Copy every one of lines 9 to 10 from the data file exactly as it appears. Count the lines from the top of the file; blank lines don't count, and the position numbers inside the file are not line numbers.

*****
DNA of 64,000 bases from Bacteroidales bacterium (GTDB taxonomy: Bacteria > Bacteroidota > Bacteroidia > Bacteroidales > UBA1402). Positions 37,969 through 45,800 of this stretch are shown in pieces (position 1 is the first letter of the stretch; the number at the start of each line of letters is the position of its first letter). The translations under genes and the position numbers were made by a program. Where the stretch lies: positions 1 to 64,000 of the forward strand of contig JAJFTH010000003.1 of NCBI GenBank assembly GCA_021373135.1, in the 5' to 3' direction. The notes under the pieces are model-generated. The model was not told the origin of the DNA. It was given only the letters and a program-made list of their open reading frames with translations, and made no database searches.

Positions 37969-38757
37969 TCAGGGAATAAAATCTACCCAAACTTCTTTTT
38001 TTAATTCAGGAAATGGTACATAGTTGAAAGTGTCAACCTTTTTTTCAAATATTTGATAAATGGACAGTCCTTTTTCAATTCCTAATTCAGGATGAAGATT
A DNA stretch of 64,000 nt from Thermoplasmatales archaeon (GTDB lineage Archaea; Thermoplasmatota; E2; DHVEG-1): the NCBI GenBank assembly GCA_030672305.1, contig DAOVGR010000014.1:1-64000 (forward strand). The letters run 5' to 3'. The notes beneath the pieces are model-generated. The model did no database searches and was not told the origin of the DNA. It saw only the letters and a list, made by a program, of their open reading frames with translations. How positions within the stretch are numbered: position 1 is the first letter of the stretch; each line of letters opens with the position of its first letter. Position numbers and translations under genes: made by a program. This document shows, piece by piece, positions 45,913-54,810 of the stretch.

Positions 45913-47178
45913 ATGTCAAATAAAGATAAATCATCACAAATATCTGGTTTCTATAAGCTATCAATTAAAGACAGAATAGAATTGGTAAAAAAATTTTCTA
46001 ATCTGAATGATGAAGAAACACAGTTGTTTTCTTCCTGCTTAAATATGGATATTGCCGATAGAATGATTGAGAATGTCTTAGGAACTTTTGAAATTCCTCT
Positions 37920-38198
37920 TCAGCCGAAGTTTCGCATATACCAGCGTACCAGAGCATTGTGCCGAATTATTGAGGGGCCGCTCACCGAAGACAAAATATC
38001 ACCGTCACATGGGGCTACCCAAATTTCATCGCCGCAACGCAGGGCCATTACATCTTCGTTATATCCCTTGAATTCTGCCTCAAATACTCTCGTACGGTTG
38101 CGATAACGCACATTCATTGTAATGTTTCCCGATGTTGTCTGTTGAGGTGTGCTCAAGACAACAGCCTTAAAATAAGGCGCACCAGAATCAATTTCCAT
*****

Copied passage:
Positions 37920-38198
37920 TCAGCCGAAGTTTCGCATATACCAGCGTACCAGAGCATTGTGCCGAATTATTGAGGGGCCGCTCACCGAAGACAAAATATC